Saturday, November 9, 2013

Bacon's Signature Ciphers in Shakespeare -40- zodiac years


10)  Next is a variation of the number 33 and it’s attractive for a few reasons. In the play Measure for Measure Act 1, scene 2, in the 1st column of page 63 of the Comedies there is a passage with Claudio speaking. It begins with

Cla.   “Unhappily even so….”

 Towards the end of his lines he says:

 “…So long, that “ninteene Zodiacks have gone round,
And none of them beene worn; and, for a name
Now puts the drowsie and neglected act
Freshly on me: ‘tis surely for a name.”


Then later and in the next column over we have the Duke speaking and he says:

“We have strict Statutes, and most biting Laws,
(The needful bits and curbes to headstrong weedes,)
Which for this foureteene years, we have let slip,”

They are speaking of the same thing yet they mention a different length of time. Some commentators have called this another “authorial error”. Another writes “Commentators worry about the discrepancy between the ‘nineteen zodiacs’ mentioned earlier, and the fourteen years. There is no reason to expect the Duke to be exact about a period of decline”.  One writer mentioned as an explanation the possibility of the manuscript using xiv and xix, or the Arabic numbers 4 and 9, and this created the confusion.

So maybe it was an error by the playwright, or the printer was confused. Or maybe the playwright wanted to give the impression that the Duke didn’t care to be exact about such things. But why would an author want to give such an impression? There’s no justification given. Compared to these possibilities the possibility of an author signature allusion seems as likely. And we’ll see as we go along that there are several “authorial errors” or “printing errors” which fit right into the Baconian signature cipher theory.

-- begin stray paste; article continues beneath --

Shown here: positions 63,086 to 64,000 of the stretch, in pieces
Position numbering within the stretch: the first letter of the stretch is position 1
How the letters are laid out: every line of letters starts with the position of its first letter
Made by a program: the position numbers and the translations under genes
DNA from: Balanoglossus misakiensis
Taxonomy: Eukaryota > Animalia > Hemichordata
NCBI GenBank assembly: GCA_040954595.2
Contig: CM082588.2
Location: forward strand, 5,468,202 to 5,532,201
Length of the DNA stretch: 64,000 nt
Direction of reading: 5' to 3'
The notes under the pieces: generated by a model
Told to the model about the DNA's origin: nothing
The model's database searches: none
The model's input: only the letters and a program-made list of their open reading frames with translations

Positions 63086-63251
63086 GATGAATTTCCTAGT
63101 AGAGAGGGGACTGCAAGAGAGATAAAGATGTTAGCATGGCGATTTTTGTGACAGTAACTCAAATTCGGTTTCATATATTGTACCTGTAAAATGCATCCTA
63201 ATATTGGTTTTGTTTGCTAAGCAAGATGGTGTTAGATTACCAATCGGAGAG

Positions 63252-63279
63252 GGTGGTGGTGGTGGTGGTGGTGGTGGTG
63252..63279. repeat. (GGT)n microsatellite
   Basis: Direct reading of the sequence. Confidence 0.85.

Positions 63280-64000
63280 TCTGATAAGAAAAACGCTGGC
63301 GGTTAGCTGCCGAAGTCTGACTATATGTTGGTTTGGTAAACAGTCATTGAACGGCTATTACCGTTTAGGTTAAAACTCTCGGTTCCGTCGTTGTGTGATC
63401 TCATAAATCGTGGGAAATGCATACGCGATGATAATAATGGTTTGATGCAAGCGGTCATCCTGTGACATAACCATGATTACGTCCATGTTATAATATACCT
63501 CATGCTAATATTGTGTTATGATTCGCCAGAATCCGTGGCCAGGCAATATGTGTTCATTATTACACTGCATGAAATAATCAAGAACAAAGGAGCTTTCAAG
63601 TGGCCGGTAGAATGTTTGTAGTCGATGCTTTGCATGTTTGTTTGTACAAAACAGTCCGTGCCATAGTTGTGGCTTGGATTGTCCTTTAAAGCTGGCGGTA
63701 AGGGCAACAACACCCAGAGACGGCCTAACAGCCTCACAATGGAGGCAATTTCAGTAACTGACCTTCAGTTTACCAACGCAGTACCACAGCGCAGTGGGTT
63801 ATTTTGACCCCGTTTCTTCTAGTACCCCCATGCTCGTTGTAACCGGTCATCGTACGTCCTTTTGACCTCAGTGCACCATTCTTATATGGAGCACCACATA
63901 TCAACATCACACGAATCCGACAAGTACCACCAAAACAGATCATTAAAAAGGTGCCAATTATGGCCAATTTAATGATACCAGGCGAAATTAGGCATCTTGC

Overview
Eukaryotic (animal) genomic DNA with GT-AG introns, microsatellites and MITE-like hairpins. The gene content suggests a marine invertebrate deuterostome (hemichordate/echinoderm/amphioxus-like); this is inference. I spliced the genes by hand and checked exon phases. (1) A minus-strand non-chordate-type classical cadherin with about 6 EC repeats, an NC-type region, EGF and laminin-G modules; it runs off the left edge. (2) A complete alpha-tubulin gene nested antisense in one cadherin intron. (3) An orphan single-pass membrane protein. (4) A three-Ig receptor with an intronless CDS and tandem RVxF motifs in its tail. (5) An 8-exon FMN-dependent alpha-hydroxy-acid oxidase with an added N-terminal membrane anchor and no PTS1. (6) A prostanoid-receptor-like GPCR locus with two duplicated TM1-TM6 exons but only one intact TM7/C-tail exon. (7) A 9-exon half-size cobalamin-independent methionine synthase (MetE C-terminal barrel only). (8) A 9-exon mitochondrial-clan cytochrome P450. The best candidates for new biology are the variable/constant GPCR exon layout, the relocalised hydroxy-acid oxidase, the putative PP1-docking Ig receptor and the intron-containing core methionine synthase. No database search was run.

So, here we have the numbers 19 and then 14 referring to the same period of time. It seems like an error. But they conveniently add up to 33. Perhaps the “error” was meant to stand out to be noticed. Again, we twice have the reference to a name: “for a name” and “’tis surely for a name”. The word “hundred” (Simple code for Francis Bacon) is used 14 lines prior to this speech by Claudio. Also, when we count the words in the first passage mentioned, we find that after 67 words (67 = ‘Francis’ in Simple code) we have the suggestive phrase “I stagger in”. Perhaps the design is meant to be discovered only upon a closer inspection of the page.

So again we have the number 33 brought to our attention by an “error” that seems to be difficult for a playwright to have made, and within a text with repeated references to “for a name” and the count of 67 before a meaningful signature kind of phrase. And together they are not far from the count for 100. It looks capable of having been carefully arranged, as so many of these signature candidates do.

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